Padres demote Anthony Rizzo, add Kyle Blanks

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As it turned out, Anthony Rizzo wasn’t quite ready to make the big jump from the PCL to the majors.

After hitting just .143/.282/.265 with one homer and six RBI in 98 at-bats, Rizzo was sent back to Triple-A Tucson on Thursday.  He was 0-for-13 since play resumed after the All-Star break.

Taking his spot is big Kyle Blanks, who hit .351/.421/.716 with 11 homers and 35 RBI in 134 at-bats after replacing Rizzo at Tucson.  Blanks was long considered the heir apparent to Adrian Gonzalez at first base for the Padres, but San Diego decided it to try him in left field in 2009.  He hit, but he couldn’t stay healthy there, suffering a season-ending foot injury that season and then missing most of 2010 after Tommy John surgery.

Blanks is listed at 6-foot-6 and 270 pounds, so he always made a lot more sense at first base anyway.  Still, he’s not quite the talent that Rizzo is and it remains to be seen if he’ll fit into the Padres’ long-term plans.  He’ll probably take over as the Padres’ primary first baseman against righties for now.  Jesus Guzman had been starting over Rizzo against lefties and doing excellent work in that role.  Blanks, like Guzman, is a right-handed hitter, but he’s probably the better bet of the two versus righties.

Hopefully, Rizzo sees his first taste of failure in the majors as a learning experience.  Just 21, he was never supposed to see San Diego this year anyway, at least not until September.  He’s definitely a top talent, but he does need to cut back on the strikeouts a bit.  The Padres will probably leave him in Triple-A until rosters expand, and if things go as hoped, he can battle Blanks for the starting job next spring.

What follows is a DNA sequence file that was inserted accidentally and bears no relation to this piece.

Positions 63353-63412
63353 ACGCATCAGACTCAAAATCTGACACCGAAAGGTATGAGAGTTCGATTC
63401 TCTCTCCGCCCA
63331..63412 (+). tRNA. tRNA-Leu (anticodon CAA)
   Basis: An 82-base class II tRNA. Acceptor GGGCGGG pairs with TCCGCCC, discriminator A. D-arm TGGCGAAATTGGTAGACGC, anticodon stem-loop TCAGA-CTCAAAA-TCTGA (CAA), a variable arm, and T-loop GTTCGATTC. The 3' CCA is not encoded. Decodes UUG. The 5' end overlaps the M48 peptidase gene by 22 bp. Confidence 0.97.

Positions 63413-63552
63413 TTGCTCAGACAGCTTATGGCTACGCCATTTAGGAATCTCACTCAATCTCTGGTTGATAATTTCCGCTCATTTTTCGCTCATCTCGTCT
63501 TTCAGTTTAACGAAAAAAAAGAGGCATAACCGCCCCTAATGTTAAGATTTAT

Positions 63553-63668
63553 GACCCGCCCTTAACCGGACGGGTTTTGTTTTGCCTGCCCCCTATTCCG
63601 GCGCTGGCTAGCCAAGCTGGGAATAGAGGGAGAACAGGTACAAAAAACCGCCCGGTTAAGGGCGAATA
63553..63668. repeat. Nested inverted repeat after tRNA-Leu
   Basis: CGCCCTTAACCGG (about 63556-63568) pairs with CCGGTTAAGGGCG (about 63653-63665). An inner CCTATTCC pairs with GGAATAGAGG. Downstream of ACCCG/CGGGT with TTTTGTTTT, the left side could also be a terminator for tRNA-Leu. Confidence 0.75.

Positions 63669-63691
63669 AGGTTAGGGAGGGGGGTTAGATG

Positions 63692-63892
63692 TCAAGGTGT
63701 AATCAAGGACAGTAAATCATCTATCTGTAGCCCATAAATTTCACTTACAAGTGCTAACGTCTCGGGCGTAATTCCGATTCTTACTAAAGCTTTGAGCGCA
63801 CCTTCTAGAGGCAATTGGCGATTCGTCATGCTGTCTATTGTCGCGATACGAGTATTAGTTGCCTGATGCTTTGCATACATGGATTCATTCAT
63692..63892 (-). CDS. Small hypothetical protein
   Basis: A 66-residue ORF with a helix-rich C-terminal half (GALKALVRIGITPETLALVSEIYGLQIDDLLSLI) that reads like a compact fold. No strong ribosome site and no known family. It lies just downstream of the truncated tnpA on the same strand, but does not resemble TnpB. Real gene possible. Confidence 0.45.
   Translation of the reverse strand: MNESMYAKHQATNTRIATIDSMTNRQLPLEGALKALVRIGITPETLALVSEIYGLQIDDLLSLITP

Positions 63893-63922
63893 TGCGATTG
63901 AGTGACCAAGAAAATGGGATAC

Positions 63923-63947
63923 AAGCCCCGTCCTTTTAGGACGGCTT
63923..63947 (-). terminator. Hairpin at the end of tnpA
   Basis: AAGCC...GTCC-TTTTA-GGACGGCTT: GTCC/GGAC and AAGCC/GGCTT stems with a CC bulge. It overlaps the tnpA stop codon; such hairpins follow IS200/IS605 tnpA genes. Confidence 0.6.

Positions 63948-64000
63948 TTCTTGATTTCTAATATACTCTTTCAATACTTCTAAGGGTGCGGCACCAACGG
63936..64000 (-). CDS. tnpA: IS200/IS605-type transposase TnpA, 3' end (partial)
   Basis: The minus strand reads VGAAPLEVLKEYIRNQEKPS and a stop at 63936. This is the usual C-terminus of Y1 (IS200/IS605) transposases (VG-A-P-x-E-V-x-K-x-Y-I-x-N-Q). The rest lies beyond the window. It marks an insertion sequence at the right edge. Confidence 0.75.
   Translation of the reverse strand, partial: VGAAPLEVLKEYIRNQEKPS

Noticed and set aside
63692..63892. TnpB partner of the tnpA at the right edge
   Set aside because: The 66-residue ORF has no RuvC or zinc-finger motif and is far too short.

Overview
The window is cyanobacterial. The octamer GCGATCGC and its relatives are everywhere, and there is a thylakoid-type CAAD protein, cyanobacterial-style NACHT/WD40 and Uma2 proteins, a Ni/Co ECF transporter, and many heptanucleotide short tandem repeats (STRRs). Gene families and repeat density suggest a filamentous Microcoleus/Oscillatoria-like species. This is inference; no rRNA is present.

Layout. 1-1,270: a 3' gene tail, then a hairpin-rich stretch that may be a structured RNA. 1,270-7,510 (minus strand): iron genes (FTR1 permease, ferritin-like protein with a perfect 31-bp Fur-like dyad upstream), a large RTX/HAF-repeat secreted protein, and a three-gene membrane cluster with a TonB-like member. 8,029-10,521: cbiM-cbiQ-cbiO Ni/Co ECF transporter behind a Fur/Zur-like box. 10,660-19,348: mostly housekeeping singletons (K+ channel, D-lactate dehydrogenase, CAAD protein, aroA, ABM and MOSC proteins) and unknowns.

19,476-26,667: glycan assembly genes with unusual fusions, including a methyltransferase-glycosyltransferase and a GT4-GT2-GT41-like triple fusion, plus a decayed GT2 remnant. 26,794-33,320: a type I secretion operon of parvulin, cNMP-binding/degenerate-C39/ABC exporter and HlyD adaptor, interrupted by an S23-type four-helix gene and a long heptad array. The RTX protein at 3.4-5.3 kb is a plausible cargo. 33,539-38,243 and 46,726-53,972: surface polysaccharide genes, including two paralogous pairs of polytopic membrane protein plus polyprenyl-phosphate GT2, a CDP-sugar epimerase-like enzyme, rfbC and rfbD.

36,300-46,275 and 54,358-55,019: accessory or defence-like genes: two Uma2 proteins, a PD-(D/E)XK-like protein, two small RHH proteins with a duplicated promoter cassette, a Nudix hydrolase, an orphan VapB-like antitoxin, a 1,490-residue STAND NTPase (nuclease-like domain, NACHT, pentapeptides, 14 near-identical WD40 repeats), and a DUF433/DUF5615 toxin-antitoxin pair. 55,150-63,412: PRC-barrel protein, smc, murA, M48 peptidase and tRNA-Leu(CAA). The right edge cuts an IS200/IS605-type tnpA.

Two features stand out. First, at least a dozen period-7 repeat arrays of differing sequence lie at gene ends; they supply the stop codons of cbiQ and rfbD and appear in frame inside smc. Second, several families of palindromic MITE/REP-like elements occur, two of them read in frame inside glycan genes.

Report: Six teams are in on Troy Tulowitzki

Troy Tulowitzki
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At least six teams are interested in free agent shortstop Troy Tulowitzki, according to a recent report from Susan Slusser of the San Francisco Chronicle. Known suitors include the Cubs, who will reportedly be in attendance during one of the shortstop’s offseason workouts as they decide whether or not to press forward with a deal.

The Blue Jays released Tulowitzki on Tuesday as general manager Ross Atkins admitted he couldn’t rely on the 34-year-old to bounce back from season-ending bone spur removal surgery and be the kind of consistent presence the club needed going forward. Toronto is expected to absorb the remaining $38 million on Tulowitzki’s contract, which includes the $20 million he’s due in 2019, another $14 million in 2020 and a $4 million buyout in 2021.

The veteran slugger will be available to any interested team at a minimum $600,000, an undeniably attractive bargain if he recovers in advance of the 2019 season. He last appeared in the majors in 2017 and slashed .249/.300/.378 with 17 extra-base hits and a .678 OPS through 260 PA. Per Slusser, Tulowitzki appears to be angling for a job with the Athletics — even going so far as to say he’d be willing to switch positions in order to play for a winning team — though they have yet to reach out about a potential deal this winter.